Welcome to Butte County

Butte County is a place of natural beauty with countless opportunities for recreation in both rural and urban environments. Many Butte County residents live in one of the five incorporated towns or cities: Biggs, Chico, Gridley, Oroville or Paradise. Butte County government provides services to residents through 23 diverse departments. Services include elections, road maintenance, public safety, solid waste disposal, and health and human services to name a few.

News and Announcements

Local Hazard Mitigation Plan Gets Annual Review

For Immediate Release: Thursday, January 28, 2016, 9:30 a.m.

Media Contact: John Gulserian, 530.538.7373

To reduce or eliminate the long-term risks of natural hazards, such as fire and flooding, Butte County along with the cities of Biggs, Chico, Gridley, Oroville, the Town of Paradise, Thermalito Water and Sewer District and Paradise Irrigation District developed a Multi-Jurisdictional Local Hazard Mitigation Plan. This plan was reviewed and approved by the Federal Emergency Management Agency (FEMA) on November 4, 2014.

As part of the plan, and to maintain eligibility for FEMA reimbursement for declared emergencies each participating jurisdiction will be reviewing their projects for updates. Any new mitigation projects that are under way or in the planning stages can also be included. The public is welcome and encouraged to participate by coming to the annual review meeting to be held February 2, 2016 at 10:00AM in the Tahoe Room at 202 Mira Loma Drive in Oroville.

The Butte County Local Hazard Mitigation Plan can be found on the Butte County Website.

Thursday, January 28, 2016 /Number of views (211) /Categories: News and Announcements

New Office Hours for the Butte County Veterans Services Office Starting January 3, 2016

For Immediate Release: December 22, 2015 - 9:00 a.m.

Contact: Hannah Williamson: 530.891.2759

Oroville - The Butte County Veterans Services Office (VSO) is changing its public office hours to better serve these needs of Veterans in the community. New office hours will start January 3, 2016. The demand for VSO services from disabled and ill Veterans has increased. In response, the VSO is restructuring public office hours to give employees more time to prepare and submit claims while still offering ample time for appointments with Veterans.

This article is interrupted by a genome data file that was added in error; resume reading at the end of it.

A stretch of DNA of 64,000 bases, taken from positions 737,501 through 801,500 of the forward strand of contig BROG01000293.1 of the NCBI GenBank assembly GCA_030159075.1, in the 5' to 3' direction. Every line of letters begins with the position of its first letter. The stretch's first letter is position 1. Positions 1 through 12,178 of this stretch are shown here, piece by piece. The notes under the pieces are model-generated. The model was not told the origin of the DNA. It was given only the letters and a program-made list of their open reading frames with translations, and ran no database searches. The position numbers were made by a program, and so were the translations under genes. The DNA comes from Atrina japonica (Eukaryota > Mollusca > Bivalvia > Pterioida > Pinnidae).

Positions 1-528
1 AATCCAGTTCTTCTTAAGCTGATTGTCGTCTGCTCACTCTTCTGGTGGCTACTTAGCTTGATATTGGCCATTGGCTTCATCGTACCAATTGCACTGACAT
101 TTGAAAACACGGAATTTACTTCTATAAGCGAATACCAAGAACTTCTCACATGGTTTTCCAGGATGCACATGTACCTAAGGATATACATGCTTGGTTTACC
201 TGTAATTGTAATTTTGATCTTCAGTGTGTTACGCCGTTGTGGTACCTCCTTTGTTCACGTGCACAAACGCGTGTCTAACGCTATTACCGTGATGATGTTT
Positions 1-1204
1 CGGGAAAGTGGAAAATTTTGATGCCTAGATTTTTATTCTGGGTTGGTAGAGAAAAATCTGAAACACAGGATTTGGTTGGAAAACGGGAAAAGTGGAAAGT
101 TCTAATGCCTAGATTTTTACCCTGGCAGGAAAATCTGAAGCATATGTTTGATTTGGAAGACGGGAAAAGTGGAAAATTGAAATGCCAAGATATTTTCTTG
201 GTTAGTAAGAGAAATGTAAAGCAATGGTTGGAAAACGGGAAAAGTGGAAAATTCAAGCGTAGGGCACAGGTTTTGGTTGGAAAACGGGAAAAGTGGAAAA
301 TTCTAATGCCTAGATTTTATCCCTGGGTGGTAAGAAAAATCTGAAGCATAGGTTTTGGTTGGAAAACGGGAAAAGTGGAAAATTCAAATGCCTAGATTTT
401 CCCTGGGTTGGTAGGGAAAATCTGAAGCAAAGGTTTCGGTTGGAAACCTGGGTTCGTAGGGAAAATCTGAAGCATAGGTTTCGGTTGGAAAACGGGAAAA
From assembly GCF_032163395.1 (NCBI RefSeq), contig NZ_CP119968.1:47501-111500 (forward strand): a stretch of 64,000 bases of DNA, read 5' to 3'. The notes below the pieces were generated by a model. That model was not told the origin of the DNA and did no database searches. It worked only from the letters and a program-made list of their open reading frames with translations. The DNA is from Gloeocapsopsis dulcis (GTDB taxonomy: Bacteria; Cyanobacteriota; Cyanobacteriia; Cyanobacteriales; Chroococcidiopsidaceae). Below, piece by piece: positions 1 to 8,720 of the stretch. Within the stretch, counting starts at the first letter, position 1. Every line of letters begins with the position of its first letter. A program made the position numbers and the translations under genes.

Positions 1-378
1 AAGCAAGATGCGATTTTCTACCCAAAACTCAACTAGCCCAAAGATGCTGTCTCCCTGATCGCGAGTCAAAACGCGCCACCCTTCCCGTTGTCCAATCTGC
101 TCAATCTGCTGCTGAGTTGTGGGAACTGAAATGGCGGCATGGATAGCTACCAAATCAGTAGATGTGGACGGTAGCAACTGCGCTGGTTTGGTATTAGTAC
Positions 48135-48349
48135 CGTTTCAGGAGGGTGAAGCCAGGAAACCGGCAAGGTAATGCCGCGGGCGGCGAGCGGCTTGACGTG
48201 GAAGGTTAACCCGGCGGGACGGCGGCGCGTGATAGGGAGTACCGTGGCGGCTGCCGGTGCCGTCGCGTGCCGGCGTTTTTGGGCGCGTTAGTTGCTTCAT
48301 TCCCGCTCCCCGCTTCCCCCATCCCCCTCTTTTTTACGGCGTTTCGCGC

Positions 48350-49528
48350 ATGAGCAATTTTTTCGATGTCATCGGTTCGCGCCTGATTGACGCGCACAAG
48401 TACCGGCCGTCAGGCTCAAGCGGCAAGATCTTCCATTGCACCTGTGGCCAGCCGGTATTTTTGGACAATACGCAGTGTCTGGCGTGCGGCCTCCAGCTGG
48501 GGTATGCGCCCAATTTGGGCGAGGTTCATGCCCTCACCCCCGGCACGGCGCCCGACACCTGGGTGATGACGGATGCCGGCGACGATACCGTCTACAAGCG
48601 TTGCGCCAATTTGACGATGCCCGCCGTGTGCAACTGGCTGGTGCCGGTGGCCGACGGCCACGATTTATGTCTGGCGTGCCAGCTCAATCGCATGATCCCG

New VSO Public Office Hours

  • Mondays and Wednesdays
    • 8:30 a.m. to 11:30 a.m. (appointments only)
    • 12:30 p.m. to 3:30 p.m. (appointments only)
  • Tuesdays and Thursdays
    • 8:30 a.m. to 11:30 a.m. (appointments only)
    • 12:30 p.m. to 4:00 p.m. (walk-ins)
  • Fridays
    • 8:30 a.m. to 11:30 a.m. (appointments only) 

Appointments can be scheduled by calling the VSO at 530-891-2759. 

Over the past three years, the total number of annual claims filed has increased by approximately 196%. The total number of annual client visits has increased by over 230% during this same period of time. The preparation and submission of claims for veterans’ benefits involves a significant amount of administrative work and the VSO team is committed to providing the most proficient and professional claims benefits services possible. The new office hours will enhance the VSO team’s ability to maintain accuracy and integrity for the critical services provide to Veterans in the community. 

The Butte County Veterans Services Office (VSO) was established by the Butte County Board of Supervisors to assist veterans, their dependents and survivors, and the general public in obtaining benefits from federal, state, and local agencies administering programs for veterans. For more information about services provided by the Butte County VSO, please refer to http://www.buttecounty.net/dess/Services/VeteranServices.aspx.

Monday, December 21, 2015 /Number of views (793) /Categories: News and Announcements

Reporting Well Problems Due to the Drought

News Release
Contact: Dr. Christina Buck 538-4343

Oroville, CA – July 16, 2014. Butte County is receiving a number of calls regarding household wells in Durham, outskirts of Chico, and in foothill areas that are no longer producing water, or ‘going dry’. This occurs when the groundwater level falls below the level of the pump or the bottom of the well. The Butte County Department of Water and Resource Conservation would like to hear from people who are experiencing problems with their private household or agricultural production wells due to the drought. Although the County cannot solve individual well problems, documenting the problems helps in our drought assessment efforts and understanding groundwater basin conditions. Well problems could include wells that have ‘gone dry’ (are no longer producing water), wells that are producing water sporadically, wells with increased sand or sediment, or reduced water pressure. A voluntary online form is available for reporting problems, http://goo.gl/fTTtHk.

Wednesday, July 16, 2014 /Number of views (12564) /Categories: News and Announcements